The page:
Daily Briefing's editorial team covered a wide range of health care stories this year, including evolving U.S. mortality rates, physician pay, and medical mysteries. Below, we round up Daily Briefing's top 10 most-read stories of 2019.
A 2019 report from National Safety Council (NSC), along with data from CDC mortality statistics, shed light on how U.S. residents are dying, how the top causes of death are changing, and much more. For example, the CDC data showed U.S. residents are more likely to die from heart disease than any other cause—but suggested cancer might soon overtake heart disease as the No. 1 cause of death in the United States. Take a look at the five charts visualizing the data to learn more about the leading causes of death in the United States.
Medscape's Physician Compensation 2019 report revealed the average physician salary rose to $313,000 in 2019, but the gender pay gap among physicians grew. According to the report, the average overall physician salary in 2019 is $313,000, up from $299,000 in 2018. However, the gender compensation gap grew in 2019—with male physicians earning 25% more than female physicians in 2019—up from an 18% wage gap in 2018.
Newsweek released its list of "The 10 Best Hospitals in the World," which ranked Mayo Clinic as the No. 1 hospital in the world. The hospitals included on the list are "at the forefront of adapting to … new challenges while providing top-notch patient care," according to Newsweek. Other hospitals on the list were Cleveland Clinic, Singapore General Hospital, Johns Hopkins Hospital, and Charité.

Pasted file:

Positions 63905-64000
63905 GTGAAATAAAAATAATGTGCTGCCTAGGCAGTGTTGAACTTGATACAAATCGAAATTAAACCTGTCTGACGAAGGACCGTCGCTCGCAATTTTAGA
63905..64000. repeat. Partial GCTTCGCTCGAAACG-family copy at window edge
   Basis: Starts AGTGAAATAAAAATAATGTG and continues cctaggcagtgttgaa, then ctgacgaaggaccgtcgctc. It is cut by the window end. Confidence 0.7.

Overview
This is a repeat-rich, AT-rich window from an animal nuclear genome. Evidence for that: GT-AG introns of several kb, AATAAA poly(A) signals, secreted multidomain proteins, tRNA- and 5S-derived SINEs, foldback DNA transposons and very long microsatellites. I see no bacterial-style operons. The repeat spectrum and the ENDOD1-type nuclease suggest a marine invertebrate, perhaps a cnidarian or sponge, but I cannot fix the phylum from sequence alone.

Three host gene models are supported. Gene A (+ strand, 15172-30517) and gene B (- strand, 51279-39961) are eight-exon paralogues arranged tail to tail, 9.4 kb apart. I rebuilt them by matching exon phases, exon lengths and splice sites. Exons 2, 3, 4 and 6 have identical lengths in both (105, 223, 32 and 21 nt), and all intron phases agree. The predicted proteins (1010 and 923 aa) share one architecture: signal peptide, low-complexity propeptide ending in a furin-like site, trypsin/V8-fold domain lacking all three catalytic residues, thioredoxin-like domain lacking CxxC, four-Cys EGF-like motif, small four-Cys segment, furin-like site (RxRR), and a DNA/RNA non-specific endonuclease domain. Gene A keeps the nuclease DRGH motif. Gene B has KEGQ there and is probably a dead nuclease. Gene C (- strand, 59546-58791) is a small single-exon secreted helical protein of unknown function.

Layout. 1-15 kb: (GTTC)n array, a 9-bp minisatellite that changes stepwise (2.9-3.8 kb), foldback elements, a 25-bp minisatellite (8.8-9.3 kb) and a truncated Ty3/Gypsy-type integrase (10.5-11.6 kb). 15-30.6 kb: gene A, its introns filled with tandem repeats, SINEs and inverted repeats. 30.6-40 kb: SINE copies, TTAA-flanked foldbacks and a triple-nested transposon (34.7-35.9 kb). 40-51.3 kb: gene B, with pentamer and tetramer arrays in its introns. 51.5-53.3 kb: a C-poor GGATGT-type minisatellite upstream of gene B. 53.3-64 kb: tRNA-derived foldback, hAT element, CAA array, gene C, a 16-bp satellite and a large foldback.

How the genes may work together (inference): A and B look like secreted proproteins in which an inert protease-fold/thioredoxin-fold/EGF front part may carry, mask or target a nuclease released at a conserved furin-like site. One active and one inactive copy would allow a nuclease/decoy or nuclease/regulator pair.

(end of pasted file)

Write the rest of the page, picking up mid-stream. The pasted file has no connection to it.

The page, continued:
In April, New York Times Magazine published the story of a 16-year-old boy who suffered from chills, sweats, aching, and lethargy. Despite visiting EDs around the world over the course of a summer's travels, he could never get a diagnosis—until his mom offered an unusual suggestion.
U.S. News & World Report in January released its 2018 list of the 25 "Best Paying Jobs" in the United States, and health care professionals made up all of the top 10 highest paid jobs in the list. For example, anesthesiologists ($208,000), surgeons ($208,000), obstetrician and gynecologists ($208,000), oral and maxillofacial surgeon ($208,000), and orthodontists ($208,000) ranked in the top 5. Others on the list included physicians, dentists, and optometrists—just to name a few.
CMS in late February updated its hospital quality star ratings for more than 3,724 eligible hospitals on Medicare's Hospital Compare website. CMS said 293 hospitals received a five-star rating, up from 112 hospitals in December 2017 and 1,087 received a four-star rating up from 970 in December 2017. However, the number of hospitals that received one-star also rose from 121 in December 2017 to 282 in the March update. CMS is currently working on a new methodology for calculating its star ratings to address stakeholders' growing concerns, which is expected to be released in 2020.
U.S. News & World Report in January released its Best Diets for 2019, with the Mediterranean diet ranking No. 1. For the list, diets are rated by a panel of nutrition, diet, obesity, and food psychology experts and placed into one of nine categories. This year's Best Diets Overall featured the Mediterranean diet, the Dietary Approaches to Stop Hypertension (DASH) Diet, and the Flexitarian Diet.
When a Taiwanese woman—identified by her last name, He—started experiencing extreme pain and swelling in her eye, she went to the hospital, where doctors discovered four bees living in her eyelid. Matan Shelomi, an associate professor of entomology at National Taiwan University, "To my knowledge, this is the first case of a bee or a wasp getting caught in a part of a person's anatomy, as far as I know."
In May, the Washington Post published a story about Aliana Deveza—a 19-year-old who came up with a risky idea that saved both her mother's and another patient's life—and could change the way transplant centers conduct donations in the future.
For the millions of Americans who consume artificial sweeteners every day an unresolved question has long surrounded the habit: Could artificial sweeteners be hazardous to your health? In January, BMJ published a research review that seeks to settle the debate.